It's not all going to be like my first post. I'm not normally this overblown, even with cancer, and I don't want this space to just be about me ranting about how horrible and weird being sick is. I'm hoping to share some thoughts about epithelioid sarcoma that have helped me, in the hope that they may prove useful to other patients and their families. I want to link to some information about the disease that may be hard to find for people unfamiliar with PubMed. I'm hoping to tell some stories and make some observations about cancer that may be useful or interesting. I'll probably crack a few jokes. I also plan to eventually back up and tell some of the story about how I got to where I am right now, waiting for another damn test.

The Best Time

I am writing this from a warm place in a small town in a cold state. 

It is a little bit more than 16 months after I was diagnosed with a rare cancer that will more than likely kill me. It is also little bit less than two hours until I begin fasting to prepare for a PET scan that will take place about 14 hours from now. The scan will, hopefully, tell us that the chemotherapy and radiation I have already endured have worked well enough to make surgery to remove my tumors possible. Or it may reveal that the cancer is elsewhere, that it has found a convivial home in my lungs, or liver.


PET stands for positive emission tomography, for what it's worth. In this part of the cold state, the equipment is located at a small, underused and depressing Catholic hospital. After checking in, you are led through a series of corridors out to what is essentially a loading dock. A semi-trailer is backed up to the dock, which is separated from the hospital proper with a series of doors reminiscent of a movie airlock. There are radiation signs everywhere. You are lead to an odd vinyl armchair in a tiny two-person capsule, where a technician opens an IV in your arm. An assistant removes something -- a vial of radioactive sugar -- from a machine that has a thick door like a bank vault. They inject the sugar. Then you wait in the dark and stare at the ceiling and listen to the faint traffic from outside and watch the foot of the silent, sleeping man next to you twitch occasionally. You cannot see his face. 

If I sound portentous, forgive me. The damn scan is portentous. I'll tell you the rest -- and I'll tell it for real, and in the first person -- tomorrow. I have only had this test once, not long after my diagnosis, and I mostly remember how it felt, not how it looked. I wasn't writing then.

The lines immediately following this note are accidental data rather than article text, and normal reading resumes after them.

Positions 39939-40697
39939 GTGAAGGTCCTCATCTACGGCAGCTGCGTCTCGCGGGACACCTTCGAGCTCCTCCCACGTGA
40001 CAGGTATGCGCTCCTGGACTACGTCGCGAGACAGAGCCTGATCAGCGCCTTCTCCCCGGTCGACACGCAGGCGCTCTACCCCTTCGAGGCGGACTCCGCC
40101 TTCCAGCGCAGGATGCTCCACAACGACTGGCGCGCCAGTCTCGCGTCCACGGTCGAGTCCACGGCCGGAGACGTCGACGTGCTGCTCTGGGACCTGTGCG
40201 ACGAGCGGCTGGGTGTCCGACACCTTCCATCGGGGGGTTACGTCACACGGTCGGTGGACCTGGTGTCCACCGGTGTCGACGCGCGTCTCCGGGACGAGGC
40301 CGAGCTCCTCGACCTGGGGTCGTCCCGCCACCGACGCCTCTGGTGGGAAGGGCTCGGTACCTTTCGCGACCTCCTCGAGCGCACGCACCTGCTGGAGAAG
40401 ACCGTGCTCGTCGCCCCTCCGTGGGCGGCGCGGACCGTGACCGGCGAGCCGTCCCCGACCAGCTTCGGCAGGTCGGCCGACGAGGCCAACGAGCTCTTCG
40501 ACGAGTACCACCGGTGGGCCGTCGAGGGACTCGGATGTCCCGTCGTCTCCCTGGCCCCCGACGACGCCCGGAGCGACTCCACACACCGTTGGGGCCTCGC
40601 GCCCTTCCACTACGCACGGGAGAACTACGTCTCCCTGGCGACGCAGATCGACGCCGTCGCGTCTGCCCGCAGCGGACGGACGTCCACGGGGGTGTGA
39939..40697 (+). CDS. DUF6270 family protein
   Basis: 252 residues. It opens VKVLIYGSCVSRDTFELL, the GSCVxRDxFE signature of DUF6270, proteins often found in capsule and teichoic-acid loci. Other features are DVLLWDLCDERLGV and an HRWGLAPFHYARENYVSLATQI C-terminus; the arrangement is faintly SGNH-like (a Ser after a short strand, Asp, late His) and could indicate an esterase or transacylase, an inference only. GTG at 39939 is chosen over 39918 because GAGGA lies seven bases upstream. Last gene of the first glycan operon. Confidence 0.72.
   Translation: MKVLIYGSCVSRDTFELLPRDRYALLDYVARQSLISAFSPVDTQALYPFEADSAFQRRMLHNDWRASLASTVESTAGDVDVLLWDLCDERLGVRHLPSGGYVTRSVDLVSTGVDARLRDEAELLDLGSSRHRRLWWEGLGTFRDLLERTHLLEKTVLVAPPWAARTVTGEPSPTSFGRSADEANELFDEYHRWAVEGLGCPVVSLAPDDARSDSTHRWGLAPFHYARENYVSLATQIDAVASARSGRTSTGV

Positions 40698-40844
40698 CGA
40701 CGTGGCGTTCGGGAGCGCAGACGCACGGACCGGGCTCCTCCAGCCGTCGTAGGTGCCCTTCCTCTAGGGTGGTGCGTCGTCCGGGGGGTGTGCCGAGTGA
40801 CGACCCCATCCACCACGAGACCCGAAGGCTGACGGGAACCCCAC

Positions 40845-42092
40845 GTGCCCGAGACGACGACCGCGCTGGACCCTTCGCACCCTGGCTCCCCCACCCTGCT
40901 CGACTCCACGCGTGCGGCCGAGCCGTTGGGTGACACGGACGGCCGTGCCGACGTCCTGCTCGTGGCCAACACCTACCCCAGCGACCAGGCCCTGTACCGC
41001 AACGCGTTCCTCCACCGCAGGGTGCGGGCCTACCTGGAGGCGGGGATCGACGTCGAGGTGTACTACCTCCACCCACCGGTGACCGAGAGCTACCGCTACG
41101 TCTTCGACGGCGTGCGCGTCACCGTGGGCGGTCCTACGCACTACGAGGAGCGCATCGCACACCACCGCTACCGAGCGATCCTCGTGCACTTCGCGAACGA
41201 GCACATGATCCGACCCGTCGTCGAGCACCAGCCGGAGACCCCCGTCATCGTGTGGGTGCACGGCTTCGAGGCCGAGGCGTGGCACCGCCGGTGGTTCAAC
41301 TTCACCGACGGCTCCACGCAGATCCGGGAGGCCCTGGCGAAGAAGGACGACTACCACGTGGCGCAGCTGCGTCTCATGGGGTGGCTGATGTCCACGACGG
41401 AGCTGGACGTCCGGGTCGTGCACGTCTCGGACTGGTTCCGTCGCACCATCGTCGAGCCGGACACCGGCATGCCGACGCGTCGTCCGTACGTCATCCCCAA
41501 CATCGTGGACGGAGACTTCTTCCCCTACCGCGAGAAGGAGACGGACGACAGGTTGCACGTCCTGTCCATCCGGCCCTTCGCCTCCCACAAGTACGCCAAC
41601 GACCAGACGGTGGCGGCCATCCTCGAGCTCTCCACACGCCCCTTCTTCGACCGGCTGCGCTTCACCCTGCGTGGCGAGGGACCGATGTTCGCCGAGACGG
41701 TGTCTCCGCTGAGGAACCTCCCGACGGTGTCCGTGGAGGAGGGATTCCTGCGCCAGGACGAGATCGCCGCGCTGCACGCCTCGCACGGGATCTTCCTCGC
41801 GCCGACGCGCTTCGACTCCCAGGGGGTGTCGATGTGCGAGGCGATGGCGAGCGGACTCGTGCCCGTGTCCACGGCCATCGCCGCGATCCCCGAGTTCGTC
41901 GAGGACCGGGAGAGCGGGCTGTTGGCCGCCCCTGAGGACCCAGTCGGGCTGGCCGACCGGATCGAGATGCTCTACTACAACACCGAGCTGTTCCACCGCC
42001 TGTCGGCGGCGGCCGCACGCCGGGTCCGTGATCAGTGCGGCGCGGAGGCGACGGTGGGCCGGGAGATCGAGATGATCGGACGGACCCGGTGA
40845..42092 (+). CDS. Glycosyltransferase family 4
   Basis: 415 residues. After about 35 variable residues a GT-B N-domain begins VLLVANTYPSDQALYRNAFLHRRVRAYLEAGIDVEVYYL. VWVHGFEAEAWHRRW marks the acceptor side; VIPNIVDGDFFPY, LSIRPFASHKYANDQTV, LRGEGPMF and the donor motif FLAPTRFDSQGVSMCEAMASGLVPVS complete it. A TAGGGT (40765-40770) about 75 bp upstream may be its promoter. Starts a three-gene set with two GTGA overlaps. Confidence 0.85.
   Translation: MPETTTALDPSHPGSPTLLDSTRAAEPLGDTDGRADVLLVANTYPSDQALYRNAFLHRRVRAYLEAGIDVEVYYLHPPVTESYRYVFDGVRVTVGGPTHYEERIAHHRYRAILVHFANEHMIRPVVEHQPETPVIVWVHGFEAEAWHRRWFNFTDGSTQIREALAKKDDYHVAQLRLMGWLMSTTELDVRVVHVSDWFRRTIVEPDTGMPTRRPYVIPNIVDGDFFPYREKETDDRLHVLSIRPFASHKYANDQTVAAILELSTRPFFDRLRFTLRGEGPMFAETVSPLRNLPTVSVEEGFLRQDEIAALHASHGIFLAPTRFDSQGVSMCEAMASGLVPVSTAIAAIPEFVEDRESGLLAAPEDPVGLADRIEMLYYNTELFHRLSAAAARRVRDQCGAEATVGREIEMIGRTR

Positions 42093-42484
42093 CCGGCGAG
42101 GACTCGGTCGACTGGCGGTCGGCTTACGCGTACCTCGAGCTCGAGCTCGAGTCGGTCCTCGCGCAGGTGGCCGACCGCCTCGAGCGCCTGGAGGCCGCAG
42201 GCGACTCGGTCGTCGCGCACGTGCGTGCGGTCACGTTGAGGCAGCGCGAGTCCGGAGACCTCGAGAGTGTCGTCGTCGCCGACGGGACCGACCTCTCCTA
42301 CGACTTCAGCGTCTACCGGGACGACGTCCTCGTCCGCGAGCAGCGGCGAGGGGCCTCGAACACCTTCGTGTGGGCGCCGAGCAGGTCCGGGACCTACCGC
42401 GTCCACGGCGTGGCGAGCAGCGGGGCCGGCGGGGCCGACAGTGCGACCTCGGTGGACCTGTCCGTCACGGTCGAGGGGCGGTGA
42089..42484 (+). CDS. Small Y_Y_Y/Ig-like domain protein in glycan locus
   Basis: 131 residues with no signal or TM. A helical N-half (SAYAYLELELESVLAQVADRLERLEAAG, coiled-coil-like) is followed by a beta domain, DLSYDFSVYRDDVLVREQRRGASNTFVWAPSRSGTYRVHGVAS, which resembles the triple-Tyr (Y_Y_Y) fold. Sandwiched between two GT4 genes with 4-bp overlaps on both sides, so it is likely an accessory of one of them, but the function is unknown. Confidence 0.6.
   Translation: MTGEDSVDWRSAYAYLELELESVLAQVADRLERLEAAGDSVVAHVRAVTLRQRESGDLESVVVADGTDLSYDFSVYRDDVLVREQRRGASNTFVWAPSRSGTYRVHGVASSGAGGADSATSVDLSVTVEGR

It would have seemed impossible to me 16 months ago, but the stakes are higher for this test, the one that will begin 14 hours from now. After nine months of chemotherapy and a huge dose of radiation, and then seven months of often-fraught rest, I am finally beginning to feel human again. The treatments battered my tumors -- this is why I am still alive -- but it did not, we know, kill them. The question now, with this test, will be: Where are they? Tumors are hungry. What they do is grow. If the scanner detects sugar being devoured outside the box of my pelvis, where the cancer began and spread to my lymph nodes before the radiation and poison beat it back, I'm doomed. If the monster is still in the box, I have some options. Bad ones, to be sure, but options all the same.


A while ago I began finding occasions to quote an aphorism to my wife and kids. "The best time to have planted an oak tree is 25 years ago. The second best time is today." I don't usually go around quoting shallow bits of advice (I normally make up my own shallow observations, thank you), but this one became a family joke, enough so that I can summon it with just the first three words, delivered with orotund self-mockery: "The best time..." I wanted to start writing after the first biopsy, then the second, then the CT scan and the PET scan and the MRI, after the first chemo and then the second, after all of the many hospitalizations and the dozens of radiation treatments and now, tenuously, after beginning to feel like a diminished but somewhat whole version of myself. 

I did write morose letters for my children, and occasionally funny e-mails to my friends, but I didn't keep a journal of my illness. But the agony of facing this test makes me want to put something down. In some ways, it feels beside the point. It's so late; so much has already happened. 

But I'm just going to go ahead and plant the damn tree today.